# How to Compute Complex Exponents (a+bi)^{c+di}

Any complex number *a + bi* can be written in the equivalent forms*re ^{iθ}* or

*r*[cos(

*θ*) +

*i*sin(

*θ*)],

where

*r*is the modulus (length) of

*a + bi*and

*θ*is the argument (angle) of

*a + bi*in the complex plane, measured in radians. You can find

*r*with the formula

*r*= sqrt(

*a*²+

*b*²)

and

*θ*with the formula

*θ*= arctan(

*b*/

*a*) +

*K*π,

where

*K*is a non-unique integer that depends on the signs of

*a*and

*b*.

To simplify an exponential expression of the form (

*a + bi*)

^{c + di}, first rewrite the expression as

*e*

^{(c + di)LN(a + bi)}. Then simplify it using properties of exponents and logarithms as follows:

*e*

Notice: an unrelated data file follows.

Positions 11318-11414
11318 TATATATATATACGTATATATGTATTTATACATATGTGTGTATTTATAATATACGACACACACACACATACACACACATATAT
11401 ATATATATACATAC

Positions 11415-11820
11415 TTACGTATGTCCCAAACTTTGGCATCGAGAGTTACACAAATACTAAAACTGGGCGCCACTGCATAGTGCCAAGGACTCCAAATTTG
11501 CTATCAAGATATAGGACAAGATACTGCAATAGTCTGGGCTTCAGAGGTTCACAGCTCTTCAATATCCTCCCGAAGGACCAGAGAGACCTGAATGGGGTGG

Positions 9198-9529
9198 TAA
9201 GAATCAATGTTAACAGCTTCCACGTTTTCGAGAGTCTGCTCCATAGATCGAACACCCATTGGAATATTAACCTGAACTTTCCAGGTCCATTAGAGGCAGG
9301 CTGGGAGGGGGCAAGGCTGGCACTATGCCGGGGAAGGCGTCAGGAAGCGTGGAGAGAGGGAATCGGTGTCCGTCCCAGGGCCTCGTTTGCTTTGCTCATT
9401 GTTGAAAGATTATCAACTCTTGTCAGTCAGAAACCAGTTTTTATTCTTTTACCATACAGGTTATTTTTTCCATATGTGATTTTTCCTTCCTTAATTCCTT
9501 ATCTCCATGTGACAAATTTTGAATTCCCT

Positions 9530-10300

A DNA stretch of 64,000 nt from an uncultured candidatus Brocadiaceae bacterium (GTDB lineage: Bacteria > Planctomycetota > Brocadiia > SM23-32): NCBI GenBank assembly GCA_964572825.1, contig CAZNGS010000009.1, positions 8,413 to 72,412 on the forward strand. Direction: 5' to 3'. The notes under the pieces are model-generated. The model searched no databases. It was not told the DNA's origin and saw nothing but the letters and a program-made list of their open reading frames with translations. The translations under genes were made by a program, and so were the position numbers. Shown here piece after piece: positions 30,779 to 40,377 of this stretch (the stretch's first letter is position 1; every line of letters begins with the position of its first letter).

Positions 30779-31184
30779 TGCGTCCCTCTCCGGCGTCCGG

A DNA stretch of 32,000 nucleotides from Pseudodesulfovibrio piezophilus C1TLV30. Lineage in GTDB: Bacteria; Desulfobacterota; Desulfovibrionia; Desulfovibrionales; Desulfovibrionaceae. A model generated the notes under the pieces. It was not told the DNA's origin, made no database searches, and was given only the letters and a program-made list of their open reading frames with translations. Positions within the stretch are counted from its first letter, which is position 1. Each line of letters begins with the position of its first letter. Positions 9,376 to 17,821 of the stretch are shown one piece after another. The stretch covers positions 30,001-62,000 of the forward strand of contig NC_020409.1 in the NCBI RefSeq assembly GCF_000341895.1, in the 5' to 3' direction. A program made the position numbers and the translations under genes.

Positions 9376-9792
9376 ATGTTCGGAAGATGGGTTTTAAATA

^{(c + di)LN(a + bi)}

=

*e*

^{(c + di)LN(reiθ)}

=

*e*

^{(c + di)[LN(r) + iθ]}

=

*e*

^{[cLN(r) - dθ] + [dLN(r) + cθ]i}

This can be split into the product of two exponentials, one with a real number power and one with an imaginary number power:

(

*e*

^{cLN(r) - dθ})(

*e*

^{[dLN(r) + cθ]i})

The first factor is a real number equal to the modulus of the complex number and the second factor contains the new angle,

*d*LN(

*r*) +

*cθ*. The final answer can be written in standard form

*x + iy*:

*e*

^{cLN(r) - dθ}cos(

*d*LN(

*r*) +

*cθ*) +

*i*

*e*

^{cLN(r) - dθ}sin(

*d*LN(

*r*) +

*cθ*)

### Non-Uniqueness of Final Answers

Because any angle*θ*is equivalent to

*θ*+ 2

*n*π for any integer

*n*, there are infinitely many ways to write the angle of

*a + bi*and thus infinitely many complex numbers that equal (

*a + bi*)

^{c + di}. In most practical applications one takes the unique value of

*θ*that lies in the interval [0, 2π) or the interval (-π, π].

### Special Values

*i*=

^{i}*e*

^{iLN(eiπ/2)}=

*e*

^{-π/2}

(1 +

*i*)

^{1 + i}=

*e*

^{(1 + i)LN(√2eiπ/4)}= (

*e*

^{LN√2 - π/4})(

*e*

^{[LN√2 + π/4]i})

© *Had2Know 2010
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